Select Committee on Culture, Media and Sport Appendices to the Minutes of Evidence


Memorandum submitted by the British Casino Association


  The BCA represents the interests of 115 of the 122 registered casinos in Great Britain.

  Casinos generate employment for about 19,000 people and receive over 11 million visits per annum. They are a major part of the leisure industry.

  Casinos had a gross income in 1999-2000 of £546 million. That is about the same as the whole of the cinema industry.


  The National Lottery is given a clear competitive advantage over all other types of gambling. Particular examples concerning casinos include:

    Advertising—the Lottery has very few limits. Casinos are almost completely prohibited from advertising.

    Outlets—the Lottery has 33,000 retail outlets. Casinos are restricted to 53 "permitted areas".

    Availability—Lottery and scratchcards can be purchased almost anywhere immediately. Casinos are required to make new members wait 24 hours before entry.

    Jackpot—the Lottery has no limits on jackpots. Casinos are restricted to £1,000 prizes on machines.

    Opening Hours—Lottery retailers can sell tickets at all hours. Casinos have restricted opening hours.

    New Games—the Lottery is free to introduce new games. Casinos face major bureaucratic hurdles to their introduction of new games.

  The BCA believes that no Government should have the right to damage an industry by promoting one part whilst restricting other parts of that industry.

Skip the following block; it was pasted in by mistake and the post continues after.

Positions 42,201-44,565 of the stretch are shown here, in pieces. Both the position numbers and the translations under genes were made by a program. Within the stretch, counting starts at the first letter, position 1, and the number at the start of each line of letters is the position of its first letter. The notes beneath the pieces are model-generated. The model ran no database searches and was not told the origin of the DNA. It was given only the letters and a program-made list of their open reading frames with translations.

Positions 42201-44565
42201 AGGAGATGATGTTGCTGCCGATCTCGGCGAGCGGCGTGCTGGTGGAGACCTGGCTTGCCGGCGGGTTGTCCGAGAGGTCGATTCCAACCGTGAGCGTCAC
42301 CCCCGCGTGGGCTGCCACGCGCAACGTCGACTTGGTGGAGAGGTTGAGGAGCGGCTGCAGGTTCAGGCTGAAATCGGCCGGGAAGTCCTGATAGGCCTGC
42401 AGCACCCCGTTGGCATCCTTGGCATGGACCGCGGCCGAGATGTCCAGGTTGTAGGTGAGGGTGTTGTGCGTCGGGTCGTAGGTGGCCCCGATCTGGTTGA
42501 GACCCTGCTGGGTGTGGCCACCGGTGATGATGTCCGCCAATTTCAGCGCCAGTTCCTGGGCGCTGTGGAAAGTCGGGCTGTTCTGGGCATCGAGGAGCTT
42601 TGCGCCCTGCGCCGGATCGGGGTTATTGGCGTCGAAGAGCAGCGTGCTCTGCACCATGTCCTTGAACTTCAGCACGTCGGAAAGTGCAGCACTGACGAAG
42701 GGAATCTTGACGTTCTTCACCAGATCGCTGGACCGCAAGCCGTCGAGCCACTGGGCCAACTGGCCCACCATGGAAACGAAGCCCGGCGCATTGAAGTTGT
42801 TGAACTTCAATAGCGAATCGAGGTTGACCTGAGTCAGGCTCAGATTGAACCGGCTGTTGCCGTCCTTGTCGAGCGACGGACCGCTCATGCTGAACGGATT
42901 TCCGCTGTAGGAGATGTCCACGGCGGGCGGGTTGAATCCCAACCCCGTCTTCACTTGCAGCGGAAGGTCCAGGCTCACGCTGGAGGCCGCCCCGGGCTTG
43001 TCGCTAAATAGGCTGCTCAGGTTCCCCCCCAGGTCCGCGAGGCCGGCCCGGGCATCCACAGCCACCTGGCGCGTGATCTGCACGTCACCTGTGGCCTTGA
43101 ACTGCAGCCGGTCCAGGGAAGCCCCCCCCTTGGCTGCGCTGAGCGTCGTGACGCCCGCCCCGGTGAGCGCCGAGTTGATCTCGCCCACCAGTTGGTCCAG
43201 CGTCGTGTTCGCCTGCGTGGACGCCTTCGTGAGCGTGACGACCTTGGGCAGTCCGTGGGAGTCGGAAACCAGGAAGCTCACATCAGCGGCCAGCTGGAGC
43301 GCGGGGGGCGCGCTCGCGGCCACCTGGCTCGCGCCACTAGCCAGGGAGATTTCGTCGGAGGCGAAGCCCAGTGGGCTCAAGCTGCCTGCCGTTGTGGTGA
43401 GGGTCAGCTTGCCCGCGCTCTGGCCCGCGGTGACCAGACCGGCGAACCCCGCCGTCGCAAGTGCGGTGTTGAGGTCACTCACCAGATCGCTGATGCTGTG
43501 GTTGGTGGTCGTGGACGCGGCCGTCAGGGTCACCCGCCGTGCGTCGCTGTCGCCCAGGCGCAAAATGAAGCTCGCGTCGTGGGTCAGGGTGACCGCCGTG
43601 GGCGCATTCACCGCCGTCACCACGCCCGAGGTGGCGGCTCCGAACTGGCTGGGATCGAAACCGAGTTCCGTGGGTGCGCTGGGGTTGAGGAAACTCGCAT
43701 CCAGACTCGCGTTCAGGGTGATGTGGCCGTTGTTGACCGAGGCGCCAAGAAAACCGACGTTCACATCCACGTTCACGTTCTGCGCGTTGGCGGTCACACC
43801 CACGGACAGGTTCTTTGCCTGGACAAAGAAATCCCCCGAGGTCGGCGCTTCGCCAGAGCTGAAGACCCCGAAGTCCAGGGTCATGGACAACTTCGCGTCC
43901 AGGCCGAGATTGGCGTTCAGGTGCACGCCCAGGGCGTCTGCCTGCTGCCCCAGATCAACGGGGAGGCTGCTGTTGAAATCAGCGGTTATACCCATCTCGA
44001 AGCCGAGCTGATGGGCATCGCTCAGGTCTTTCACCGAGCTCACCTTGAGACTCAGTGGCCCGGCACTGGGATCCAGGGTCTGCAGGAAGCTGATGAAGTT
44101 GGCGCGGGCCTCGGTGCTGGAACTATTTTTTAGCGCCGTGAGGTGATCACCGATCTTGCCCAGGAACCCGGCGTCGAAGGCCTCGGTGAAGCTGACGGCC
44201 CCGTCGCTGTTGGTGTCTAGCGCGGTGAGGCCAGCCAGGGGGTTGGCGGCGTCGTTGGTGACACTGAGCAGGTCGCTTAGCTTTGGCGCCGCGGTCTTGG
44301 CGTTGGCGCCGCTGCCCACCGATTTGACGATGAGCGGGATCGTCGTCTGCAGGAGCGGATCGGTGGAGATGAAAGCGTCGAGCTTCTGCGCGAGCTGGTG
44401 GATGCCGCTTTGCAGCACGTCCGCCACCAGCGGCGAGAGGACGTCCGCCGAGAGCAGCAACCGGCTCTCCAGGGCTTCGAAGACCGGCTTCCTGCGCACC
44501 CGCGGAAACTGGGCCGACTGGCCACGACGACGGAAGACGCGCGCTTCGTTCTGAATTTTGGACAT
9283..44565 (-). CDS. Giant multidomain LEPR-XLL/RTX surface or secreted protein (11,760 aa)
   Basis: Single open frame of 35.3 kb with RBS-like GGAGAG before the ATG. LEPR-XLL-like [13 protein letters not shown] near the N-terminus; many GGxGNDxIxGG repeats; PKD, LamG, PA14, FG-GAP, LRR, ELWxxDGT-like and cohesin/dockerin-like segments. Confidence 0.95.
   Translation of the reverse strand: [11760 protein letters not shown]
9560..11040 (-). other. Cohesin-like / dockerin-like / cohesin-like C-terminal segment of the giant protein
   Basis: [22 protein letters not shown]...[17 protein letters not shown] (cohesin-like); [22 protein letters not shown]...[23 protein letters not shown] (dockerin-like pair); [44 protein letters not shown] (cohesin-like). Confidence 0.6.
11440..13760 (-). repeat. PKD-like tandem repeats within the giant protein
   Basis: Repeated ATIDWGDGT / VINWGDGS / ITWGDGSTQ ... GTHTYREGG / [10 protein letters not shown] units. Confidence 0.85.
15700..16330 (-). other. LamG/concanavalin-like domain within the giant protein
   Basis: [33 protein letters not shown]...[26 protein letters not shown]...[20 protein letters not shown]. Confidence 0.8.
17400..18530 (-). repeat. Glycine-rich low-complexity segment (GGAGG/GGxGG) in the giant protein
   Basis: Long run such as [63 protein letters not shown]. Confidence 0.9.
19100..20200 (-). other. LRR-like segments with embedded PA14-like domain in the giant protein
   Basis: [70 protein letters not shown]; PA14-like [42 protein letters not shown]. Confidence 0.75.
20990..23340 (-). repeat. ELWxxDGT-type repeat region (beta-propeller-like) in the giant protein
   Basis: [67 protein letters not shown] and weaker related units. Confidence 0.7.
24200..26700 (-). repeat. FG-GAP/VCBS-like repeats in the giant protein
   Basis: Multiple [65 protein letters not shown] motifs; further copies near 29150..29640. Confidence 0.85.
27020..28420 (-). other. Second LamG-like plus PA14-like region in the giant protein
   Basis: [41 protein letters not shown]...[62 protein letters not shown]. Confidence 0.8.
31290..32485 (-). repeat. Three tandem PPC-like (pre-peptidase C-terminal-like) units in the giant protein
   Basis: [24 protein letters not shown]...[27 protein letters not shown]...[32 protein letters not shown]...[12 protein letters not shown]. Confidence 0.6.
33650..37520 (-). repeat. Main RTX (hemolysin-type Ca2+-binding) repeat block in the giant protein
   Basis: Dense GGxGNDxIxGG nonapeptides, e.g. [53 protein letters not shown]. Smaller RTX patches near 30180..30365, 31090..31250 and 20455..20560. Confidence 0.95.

In December 1999 the Government announced a wide-ranging review of gambling legislation. To the dismay of the Casino industry, the National Lottery has been excluded from the review.

  The National Lottery has caused a profound change in public attitudes to gambling. Any effective future framework for gambling must take account of this impact particularly since the National Lottery and scratchcards together are three times more popular than any other gambling activity.


  A KPMG report on the Economic Value and Public Perceptions of Gambling in the UK dated May 2000 included a Mori poll which showed that:

    (i)  Casinos are more socially acceptable than scratchcards, and yet casinos are still subject to substantial public restraints.

    (ii)  90 per cent of the population now gamble and gambling is now perceived to be one of a range of leisure activities.


  The arguments listed above have led the BCA to conclude that the entire gambling sector, including the National Lottery, should be supervised by one regulatory authority with terms of reference that cover:

    —  Social Protection.

    —  Keeping gambling crime free and honest.

    —  Ensuring that customers are treated fairly and can make an informed judgement about how they wish to spend their leisure time.

    —  Ensuring a level playing field between various gambling activities.

  A single regulatory authority would bring with it benefits of scale. It would enable a risk assessment to be looked at across the whole industry, it would encourage industry wide standards and finally it would recognise that gambling is now an important part of the leisure industry.

  Whilst the casino industry has greatly valued the long and effective working relationship that it has had with the Home Office, it now considers it common sense to place all Government supervision of the gambling industry with the DCMS. It is the DCMS that sponsors the leisure industry and manages a more up-to-date regulatory framework covering the National Lottery.


  The BCA feel that the competitive advantage given to the National Lottery over other regulated gambling activities is no longer fair or necessary.

September 2000

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